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7-Minute Fitness HIIT
A few quick exercises can dramatically boost your fitness and sense of well-being

02/02/2017 By Michelle Lee

We have a fabulous family doctor who’s always looking for creative solutions to her patients’ health needs.

On a recent visit, she suggested to my harried school-teacher husband that he give the 7-Minute Workout a try, since he was having trouble making time to get to the gym.

While I’d seen an article in The New York Times a while ago touting the benefits of the 7-Minute Workout, I hadn’t done much reading on it.

So, in the interest of science, we tried it a few times together, and I did some additional research, which I’ll highlight below.

The 7-minute workout was developed by researchers at the Human Performance Institute, a Johnson & Johnson company, and it’s based on the concept of high-intensity interval training (HIIT).

Let's take a quick look at the evidence for the bountiful health benefits of HIIT. (Feel free to skip ahead to the how-to part, covered in "Johnson & Johnson’s 7-Minute Workout" and "Download an app", below.)

The science behind HIIT
High-intensity interval training or HIIT is simply quick bursts of hard exercise separated by very short rests.

Perhaps the most commonly performed HIIT consists of sprinting to near-exhaustion, taking a brief, brisk walk, and repeating that cycle for about 20 minutes.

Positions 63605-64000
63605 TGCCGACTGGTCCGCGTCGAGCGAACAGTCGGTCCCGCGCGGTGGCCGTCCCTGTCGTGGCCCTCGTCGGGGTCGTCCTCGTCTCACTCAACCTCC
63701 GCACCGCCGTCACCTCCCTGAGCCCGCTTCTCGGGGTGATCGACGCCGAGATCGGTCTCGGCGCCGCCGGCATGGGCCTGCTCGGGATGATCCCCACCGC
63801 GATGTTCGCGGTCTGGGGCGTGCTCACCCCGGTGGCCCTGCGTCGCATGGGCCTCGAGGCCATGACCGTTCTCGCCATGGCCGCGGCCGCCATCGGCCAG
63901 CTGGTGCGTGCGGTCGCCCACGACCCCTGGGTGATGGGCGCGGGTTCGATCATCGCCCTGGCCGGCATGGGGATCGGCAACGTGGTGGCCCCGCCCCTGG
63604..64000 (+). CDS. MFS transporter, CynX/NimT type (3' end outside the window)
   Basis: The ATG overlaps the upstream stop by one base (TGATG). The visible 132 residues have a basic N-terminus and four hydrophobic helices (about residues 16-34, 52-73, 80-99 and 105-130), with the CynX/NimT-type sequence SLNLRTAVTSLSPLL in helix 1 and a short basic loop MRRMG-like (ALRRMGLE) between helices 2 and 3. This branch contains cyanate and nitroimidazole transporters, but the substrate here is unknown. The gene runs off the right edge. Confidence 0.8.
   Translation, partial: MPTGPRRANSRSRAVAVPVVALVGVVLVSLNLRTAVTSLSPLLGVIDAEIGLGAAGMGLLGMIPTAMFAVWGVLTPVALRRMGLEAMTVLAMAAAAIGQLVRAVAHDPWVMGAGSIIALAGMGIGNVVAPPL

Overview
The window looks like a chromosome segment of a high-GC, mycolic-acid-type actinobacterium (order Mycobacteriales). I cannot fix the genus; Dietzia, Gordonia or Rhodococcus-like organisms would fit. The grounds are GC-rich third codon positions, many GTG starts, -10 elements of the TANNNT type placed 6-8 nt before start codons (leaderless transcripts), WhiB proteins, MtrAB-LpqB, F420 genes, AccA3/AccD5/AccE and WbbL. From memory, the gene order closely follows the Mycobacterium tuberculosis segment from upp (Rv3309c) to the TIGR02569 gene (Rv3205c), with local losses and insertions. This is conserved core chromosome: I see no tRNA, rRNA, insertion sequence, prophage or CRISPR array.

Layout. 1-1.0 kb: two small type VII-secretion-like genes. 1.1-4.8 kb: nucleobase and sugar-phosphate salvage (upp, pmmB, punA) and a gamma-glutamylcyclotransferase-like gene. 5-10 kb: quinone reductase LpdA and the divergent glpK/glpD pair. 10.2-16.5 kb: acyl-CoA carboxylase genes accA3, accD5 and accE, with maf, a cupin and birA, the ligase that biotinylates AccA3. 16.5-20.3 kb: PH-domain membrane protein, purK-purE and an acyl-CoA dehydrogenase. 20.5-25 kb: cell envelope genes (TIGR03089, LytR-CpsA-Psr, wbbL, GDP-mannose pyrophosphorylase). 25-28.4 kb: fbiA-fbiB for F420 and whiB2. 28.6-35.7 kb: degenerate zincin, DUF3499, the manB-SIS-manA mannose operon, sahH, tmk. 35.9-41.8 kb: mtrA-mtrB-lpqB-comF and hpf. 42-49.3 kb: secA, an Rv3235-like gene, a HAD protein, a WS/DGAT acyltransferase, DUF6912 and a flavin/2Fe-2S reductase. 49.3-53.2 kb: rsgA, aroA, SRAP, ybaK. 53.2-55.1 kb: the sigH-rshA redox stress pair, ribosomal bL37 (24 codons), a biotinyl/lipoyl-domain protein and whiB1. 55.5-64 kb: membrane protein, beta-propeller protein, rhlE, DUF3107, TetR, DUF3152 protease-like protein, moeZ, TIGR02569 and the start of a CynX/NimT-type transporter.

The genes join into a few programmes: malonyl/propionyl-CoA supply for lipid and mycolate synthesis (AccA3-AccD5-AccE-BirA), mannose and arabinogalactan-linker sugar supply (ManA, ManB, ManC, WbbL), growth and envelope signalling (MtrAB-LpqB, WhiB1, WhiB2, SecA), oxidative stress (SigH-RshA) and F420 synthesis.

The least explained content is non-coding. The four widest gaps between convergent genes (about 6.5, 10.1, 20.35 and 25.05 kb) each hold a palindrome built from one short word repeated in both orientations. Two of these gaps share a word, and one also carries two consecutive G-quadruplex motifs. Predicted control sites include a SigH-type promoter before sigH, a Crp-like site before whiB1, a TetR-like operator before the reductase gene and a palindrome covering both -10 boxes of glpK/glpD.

But there's also an indoor form of HIIT — sometimes called "high-intensity circuit training" or HICT — which is our focus today

Research indicates that HIIT and HICT workouts can boost your aerobic health more quickly, compared with moderate workouts.

A widely reported Japanese study found a four-minute HIIT workout as effective as a 60-minute "endurance training" workout of moderate intensity, such as running at a moderate pace (Tabata I et al. 1996).

And a meta-analysis published in 2015 by a joint Croatian-British team confirmed similar benefits.

The Croatian-British group looked at 28 studies — involving 732 participants — that focused on high-intensity interval training and oxygen consumption, or VO2, which measures the body’s ability to deliver oxygen to your muscles (Milanović Z et al. 2015).

(The higher the VO2 score, the better your aerobic capacity. Predictably, VO2 levels decline with age and/or lack of fitness, and improve with cardio conditioning.)

The Croatian-British team found that while endurance training and HIIT both improved VO2 levels over in healthy young to middle-aged adults, the gains in VO2 levels were consistently better in the HIIT groups.

A separate 2015 evidence review by Australian researchers focused on the effectiveness of HIIT for improving vascular function (Ramos JS et al. 2015).

Poor vascular function often precedes and promotes hardening of the arteries (arteriosclerosis), which significantly raises your risk for heart attack, stroke, or even sudden cardiac death.

The Australian researchers speculated that HIIT might beat moderate-intensity workouts — also known as MICT, or moderate-intensity continuous training — for improving vascular health.

The Aussies examined seven trials with 182 participants. Overall, the results found HIIT more effective than MICT for at improving vascular function.

The researchers presumed that this advantage stemmed in part from HIIT's ability to reduce inflammation and improve insulin sensitivity.

The Australian team concluded that doing HIIT three times per week for at least 12 weeks is a “powerful form of exercise to enhance vascular function.”

And, as they might’ve added, it’s very likely to make you feel stronger, increase your endurance, and improve your mood.